Special Feature: Update on Zero Dropout Program in Zamboanga del Norte

Update-on-Zero-Dropout-Program-in-La-Union

Because of his deep concern to improve basic public education in the Philippines, SGV Founder Wash SyCip worked with the Center for Agriculture and Rural Development – Mutually Reinforcing Institutions (CARD MRI) to initiate the Zero Dropout Education Scheme (ZeDrES), a program aimed at reducing the dropout rate among public elementary schools to 0%. To help implement the program, the Kazarian-SyCip Fund was established to serve as an educational loan fund for its beneficiaries. CARD MRI members, who are mostly from poverty-stricken communities, can borrow up to 5,000 pesos for their children’s school supplies, projects and activities. These loans are payable weekly over three to twelve months.

For the past three years, SGV has been engaged to audit ZeDrES, a mission the engagement team has dubbed “Operation Zero”. In 2014, the ZeDrES team focused on fostering employment and entrepreneurship through identification of possible ventures in the areas’ agri-value chain.

One of the areas visited by Operation Zero was Manukan and Pinan in Zamboanga del Norte. We asked Belvin Armenion and Jason Naniong from the FSRM group about their experiences with the program.

1. What was the SGV CARD engagement team’s role in the Zero Dropout Program?

Our goal was to find out exactly how the Zero Dropout Program affects the lives of its beneficiaries and the community since its introduction in the Zamboanga province in 2013. We interviewed CARD members to find out how the loan has specifically helped them. We also asked school teachers, principals, and the provincial Department of Education (DepEd) superintendent about how ZeDrES ties up with the government’s general efforts to curb drop-out rates at the grassroots level. As the program is now in its third year of operation, we wanted to look at the bigger picture to see how education aligns with the livelihood and industry in the province, so we interviewed the director of a local cooperative as well as the city planner of Dipolog. Finally, we performed a process review of the ZeDrES loan origination process at CARD to ensure that operations were running smoothly and that loans were being disbursed to those who needed it the most, the “poorest of the poor”.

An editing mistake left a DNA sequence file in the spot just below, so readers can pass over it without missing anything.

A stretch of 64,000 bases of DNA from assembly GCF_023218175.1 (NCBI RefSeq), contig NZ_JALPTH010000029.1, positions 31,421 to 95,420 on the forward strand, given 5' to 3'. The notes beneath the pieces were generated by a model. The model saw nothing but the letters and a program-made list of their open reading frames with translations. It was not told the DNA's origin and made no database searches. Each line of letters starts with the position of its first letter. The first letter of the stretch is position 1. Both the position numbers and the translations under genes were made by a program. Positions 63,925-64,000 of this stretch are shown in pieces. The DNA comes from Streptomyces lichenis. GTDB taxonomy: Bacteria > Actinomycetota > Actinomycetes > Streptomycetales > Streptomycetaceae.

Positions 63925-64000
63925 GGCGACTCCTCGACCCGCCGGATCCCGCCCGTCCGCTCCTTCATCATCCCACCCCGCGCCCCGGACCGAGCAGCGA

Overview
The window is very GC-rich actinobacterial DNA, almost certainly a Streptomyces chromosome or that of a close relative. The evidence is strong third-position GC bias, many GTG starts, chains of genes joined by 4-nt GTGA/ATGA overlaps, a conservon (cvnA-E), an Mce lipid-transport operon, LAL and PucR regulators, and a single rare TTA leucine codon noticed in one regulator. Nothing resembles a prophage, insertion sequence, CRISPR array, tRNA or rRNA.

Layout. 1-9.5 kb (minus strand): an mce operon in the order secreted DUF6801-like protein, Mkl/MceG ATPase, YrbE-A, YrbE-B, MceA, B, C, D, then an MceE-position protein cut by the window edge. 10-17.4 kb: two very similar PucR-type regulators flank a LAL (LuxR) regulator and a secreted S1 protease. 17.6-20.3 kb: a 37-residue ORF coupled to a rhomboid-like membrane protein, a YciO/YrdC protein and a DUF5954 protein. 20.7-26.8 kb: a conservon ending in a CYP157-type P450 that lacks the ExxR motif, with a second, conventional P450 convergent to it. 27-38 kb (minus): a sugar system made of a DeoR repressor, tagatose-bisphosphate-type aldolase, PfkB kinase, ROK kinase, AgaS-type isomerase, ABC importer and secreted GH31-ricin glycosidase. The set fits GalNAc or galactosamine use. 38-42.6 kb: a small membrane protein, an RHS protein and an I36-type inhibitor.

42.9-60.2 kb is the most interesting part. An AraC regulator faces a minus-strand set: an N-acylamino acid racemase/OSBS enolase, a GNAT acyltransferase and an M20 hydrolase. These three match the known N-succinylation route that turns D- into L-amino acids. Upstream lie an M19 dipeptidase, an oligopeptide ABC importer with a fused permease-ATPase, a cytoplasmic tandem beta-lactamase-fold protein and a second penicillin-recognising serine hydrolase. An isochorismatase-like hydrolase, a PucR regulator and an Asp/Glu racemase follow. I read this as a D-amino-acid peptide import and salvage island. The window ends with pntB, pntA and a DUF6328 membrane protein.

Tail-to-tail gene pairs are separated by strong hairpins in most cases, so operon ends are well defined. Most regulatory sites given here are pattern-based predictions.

2. What were the general issues that needed to be addressed?

Zamboanga del Norte always tops the list of the poorest provinces in the Philippines, with one in every two Zamboañguenos currently classified as poor. Through our observations and interviews, we saw that poverty was linked with the lack of industry. In inland municipalities, the primary industry is farming, but the land is not particularly fertile, and the people are mere tenants, not landowners. In coastal municipalities, the primary industry is fishing, but their income is unstable and dependent on the weather. Although Zamboanga is primarily agricultural with 50% of land use devoted to crop-planting, only 20% of its income is derived from agriculture. Most of the local government’s agricultural programs have to do with rice and corn self-sustainability, meaning they are concerned only with local output, with no drive to market these commodities as exports.

We also learned that most of the Technical Education and Skills Development Authority (TESDA)/vocational centers in Zamboanga offered IT courses rather than practical courses which could benefit the province’s growth, such as agricultural science. This disconnect would lead to a “brain drain” situation, as high school or college graduates would rather head to Metro Cebu or Metro Manila to seek a better future.